14. The publication said that the complainant had been in contact with the publication a number of times directly about the first article, but he had made no reference to his older daughter or to the photograph used in the second article. With regards to the email the complainant said represented his withdrawal of consent, the publication noted that this email did not raise any concerns under Clause 6; rather it concerned the topic of the article, and the complainant’s concerns that it had focused on the wrong areas. The publication accepted that the complainant had asked for no further articles to be published but said that publications do not require consent to publish stories regarding public inquests. While it did not consider there was a breach of the Code, the publication offered to pixelate the complainant’s older daughter’s face in the photograph as a gesture of goodwill.

15. The complainant did not accept this as a resolution to his complaint.

Relevant Code Provisions

Clause 2 (Privacy)*

i) Everyone is entitled to respect for their private and family life, home, physical and mental health, and correspondence, including digital communications.

ii) Editors will be expected to justify intrusions into any individual's private life without consent. In considering an individual's reasonable expectation of privacy, account will be taken of the complainant's own public disclosures of information and the extent to which the material complained about is already in the public domain or will become so.

iii) It is unacceptable to photograph individuals, without their consent, in public or private places where there is a reasonable expectation of privacy.

Clause 3 (Harassment)*

i) Journalists must not engage in intimidation, harassment or persistent pursuit.

ii) They must not persist in questioning, telephoning, pursuing or photographing individuals once asked to desist; nor remain on property when asked to leave and must not follow them. If requested, they must identify themselves and whom they represent.

iii)  Editors must ensure these principles are observed by those working for them and take care not to use non-compliant material from other sources.

Clause 4 (Intrusion into grief or shock)

In cases involving personal grief or shock, enquiries and approaches must be made with sympathy and discretion and publication handled sensitively. These provisions should not restrict the right to report legal proceedings.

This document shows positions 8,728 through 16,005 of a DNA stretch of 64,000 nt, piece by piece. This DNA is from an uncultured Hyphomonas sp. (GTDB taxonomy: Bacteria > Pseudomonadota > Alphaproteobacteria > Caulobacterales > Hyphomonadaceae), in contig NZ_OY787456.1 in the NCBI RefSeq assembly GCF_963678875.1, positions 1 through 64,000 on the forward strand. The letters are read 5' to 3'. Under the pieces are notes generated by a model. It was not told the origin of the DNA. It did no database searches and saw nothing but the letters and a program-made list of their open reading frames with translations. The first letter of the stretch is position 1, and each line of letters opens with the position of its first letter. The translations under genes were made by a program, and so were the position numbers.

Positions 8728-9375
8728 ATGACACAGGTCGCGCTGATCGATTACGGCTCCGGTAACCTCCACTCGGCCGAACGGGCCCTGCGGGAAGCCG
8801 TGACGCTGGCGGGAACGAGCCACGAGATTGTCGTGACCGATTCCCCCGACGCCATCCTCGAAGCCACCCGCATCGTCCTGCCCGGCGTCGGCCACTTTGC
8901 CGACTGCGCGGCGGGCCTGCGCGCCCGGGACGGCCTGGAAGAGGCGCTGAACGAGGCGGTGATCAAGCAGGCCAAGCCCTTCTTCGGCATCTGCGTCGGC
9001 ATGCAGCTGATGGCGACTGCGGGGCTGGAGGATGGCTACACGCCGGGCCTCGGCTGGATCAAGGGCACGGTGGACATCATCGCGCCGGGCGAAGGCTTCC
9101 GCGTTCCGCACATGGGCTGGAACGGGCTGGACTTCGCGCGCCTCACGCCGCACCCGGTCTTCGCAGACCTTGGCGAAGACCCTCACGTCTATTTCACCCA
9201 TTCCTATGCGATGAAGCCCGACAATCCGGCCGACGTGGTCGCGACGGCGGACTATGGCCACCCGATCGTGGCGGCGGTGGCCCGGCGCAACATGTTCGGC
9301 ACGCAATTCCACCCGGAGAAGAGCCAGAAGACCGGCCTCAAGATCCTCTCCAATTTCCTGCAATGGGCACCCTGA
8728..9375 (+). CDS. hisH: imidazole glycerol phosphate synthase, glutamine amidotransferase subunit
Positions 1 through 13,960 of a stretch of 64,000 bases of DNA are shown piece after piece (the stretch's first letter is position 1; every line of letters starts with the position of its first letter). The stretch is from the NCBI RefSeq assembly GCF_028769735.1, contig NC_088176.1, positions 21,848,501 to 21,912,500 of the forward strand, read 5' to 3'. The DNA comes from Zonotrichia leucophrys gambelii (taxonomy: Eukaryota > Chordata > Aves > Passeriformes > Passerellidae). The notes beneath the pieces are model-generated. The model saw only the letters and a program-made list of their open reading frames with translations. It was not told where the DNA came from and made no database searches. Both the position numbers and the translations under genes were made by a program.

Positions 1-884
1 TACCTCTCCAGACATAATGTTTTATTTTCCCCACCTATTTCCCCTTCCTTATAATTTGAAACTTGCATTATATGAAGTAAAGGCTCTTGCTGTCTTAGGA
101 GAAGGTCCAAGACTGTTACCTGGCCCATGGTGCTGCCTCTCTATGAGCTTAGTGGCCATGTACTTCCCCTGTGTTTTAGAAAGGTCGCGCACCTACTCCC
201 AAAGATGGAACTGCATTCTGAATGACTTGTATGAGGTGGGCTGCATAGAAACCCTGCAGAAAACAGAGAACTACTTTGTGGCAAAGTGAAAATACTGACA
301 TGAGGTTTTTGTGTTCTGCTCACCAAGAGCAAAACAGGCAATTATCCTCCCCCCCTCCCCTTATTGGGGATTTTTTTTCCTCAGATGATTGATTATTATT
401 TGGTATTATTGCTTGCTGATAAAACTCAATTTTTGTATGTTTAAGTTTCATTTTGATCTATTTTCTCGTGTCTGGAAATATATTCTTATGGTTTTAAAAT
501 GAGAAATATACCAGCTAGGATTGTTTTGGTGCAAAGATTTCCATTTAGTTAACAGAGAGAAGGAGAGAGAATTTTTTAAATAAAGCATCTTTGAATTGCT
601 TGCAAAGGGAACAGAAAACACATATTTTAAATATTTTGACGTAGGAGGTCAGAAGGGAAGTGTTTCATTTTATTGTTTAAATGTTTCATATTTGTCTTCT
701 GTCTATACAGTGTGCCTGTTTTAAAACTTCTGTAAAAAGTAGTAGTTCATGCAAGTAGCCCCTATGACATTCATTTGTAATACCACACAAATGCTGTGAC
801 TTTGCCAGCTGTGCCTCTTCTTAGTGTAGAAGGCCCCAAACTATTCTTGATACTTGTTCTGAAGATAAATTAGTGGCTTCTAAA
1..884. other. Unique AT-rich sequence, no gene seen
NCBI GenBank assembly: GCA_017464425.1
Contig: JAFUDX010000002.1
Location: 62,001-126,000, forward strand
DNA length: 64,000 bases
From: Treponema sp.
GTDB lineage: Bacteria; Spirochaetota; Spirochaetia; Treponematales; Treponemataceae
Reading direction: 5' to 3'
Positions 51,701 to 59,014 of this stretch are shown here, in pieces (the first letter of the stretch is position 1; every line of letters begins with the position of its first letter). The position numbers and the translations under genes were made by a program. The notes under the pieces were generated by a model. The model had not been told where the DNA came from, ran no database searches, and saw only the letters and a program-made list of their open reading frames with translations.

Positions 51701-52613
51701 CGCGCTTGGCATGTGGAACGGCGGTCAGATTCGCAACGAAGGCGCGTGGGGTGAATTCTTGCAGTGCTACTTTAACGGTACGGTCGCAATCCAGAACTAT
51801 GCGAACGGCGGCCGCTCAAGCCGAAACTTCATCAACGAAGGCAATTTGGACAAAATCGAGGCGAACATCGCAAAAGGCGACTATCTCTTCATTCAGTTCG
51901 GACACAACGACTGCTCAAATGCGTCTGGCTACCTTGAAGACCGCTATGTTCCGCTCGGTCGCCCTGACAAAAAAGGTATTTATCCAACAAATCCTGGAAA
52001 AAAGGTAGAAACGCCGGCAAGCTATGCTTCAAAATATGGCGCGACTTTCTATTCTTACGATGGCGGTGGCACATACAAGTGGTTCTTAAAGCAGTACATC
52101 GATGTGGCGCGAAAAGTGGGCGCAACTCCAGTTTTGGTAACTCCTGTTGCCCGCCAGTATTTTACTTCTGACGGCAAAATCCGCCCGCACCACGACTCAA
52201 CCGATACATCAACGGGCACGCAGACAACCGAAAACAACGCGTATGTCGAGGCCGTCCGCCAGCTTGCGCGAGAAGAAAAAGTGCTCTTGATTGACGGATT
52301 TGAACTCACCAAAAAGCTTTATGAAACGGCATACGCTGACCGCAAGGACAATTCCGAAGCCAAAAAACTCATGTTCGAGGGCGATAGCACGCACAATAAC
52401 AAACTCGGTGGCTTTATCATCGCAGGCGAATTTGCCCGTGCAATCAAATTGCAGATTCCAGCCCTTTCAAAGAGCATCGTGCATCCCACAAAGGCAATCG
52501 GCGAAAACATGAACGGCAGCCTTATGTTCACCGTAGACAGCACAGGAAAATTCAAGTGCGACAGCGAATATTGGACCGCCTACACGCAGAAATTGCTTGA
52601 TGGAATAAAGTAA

Clause 6 (Children)*

i) All pupils should be free to complete their time at school without unnecessary intrusion.

ii) They must not be approached or photographed at school without permission of the school authorities.

iii) Children under 16 must not be interviewed or photographed on issues involving their own or another child’s welfare unless a custodial parent or similarly responsible adult consents.

iv) Children under 16 must not be paid for material involving their welfare, nor parents or guardians for material about their children or wards, unless it is clearly in the child's interest.

v) Editors must not use the fame, notoriety or position of a parent or guardian as sole justification for publishing details of a child's private life.

Findings of the Committee

16. The Committee first wished to express its sincere condolences to the complainant and his family for the tragic loss of his daughter.

17. Whilst the Committee understood that it was upsetting for the complainant and his family to read the article, it noted that the information included in the article had been made public at the inquest, and the publication was, therefore, entitled to report on the information heard. As the information was in the public domain, there was no requirement for the publication to seek permission from the complainant or his family to publish it. There was no breach of Clause 2.

18. The Committee expressed its sympathy to the complainant for the harassment and threats he had received from members of the public. The Committee noted that Clause 3 generally relates to the way journalists behave when gathering news, including the nature and extent of their contact with the subject of the story. The complainant had not been approached or harassed by any journalists; instead, the individuals who had sent the messages were members of the public. The Committee also noted the complainant’s concerns that he felt he had been “spied on” at the inquest as the journalist’s name had not been listed on the virtual hearing. The Committee noted that inquests are public, and journalists are allowed to attend them. There was no breach of Clause 3 for these reasons.

19. Clause 4 requires that publication is handled sensitively in cases involving grief or shock and that enquiries and approaches are made with sympathy and discretion. Although reporting on the death of family members can be very upsetting to family and friends, deaths affect whole communities and the obligation to handle publication sensitively does not restrict the right to report on them. The Committee did not consider the article reported on the complainant’s daughter’s death in a way that was insensitive. While the Committee understood the article was upsetting for the complainant and his family, the publication was entitled to report on the inquest and there was no breach of Clause 4.

20. The Committee next turned to the complainant’s concerns regarding Clause 6. The Committee noted that the mother of the children had provided the photograph under complaint to the publication for the earlier article that focused on the same welfare issues as the article under complaint. Where the children’s mother had provided consent for the photograph to be used in similar circumstances, there was no need to seek further consent and the publication was entitled to use it again. There was no breach of Clause 6, however the Committee welcomed the publication’s offer to pixelate the image.


21. The complaint was not upheld.

Remedial Action Required

22. N/A

Date complaint received: 15/09/2022

Date complaint concluded by IPSO: 03/02/2022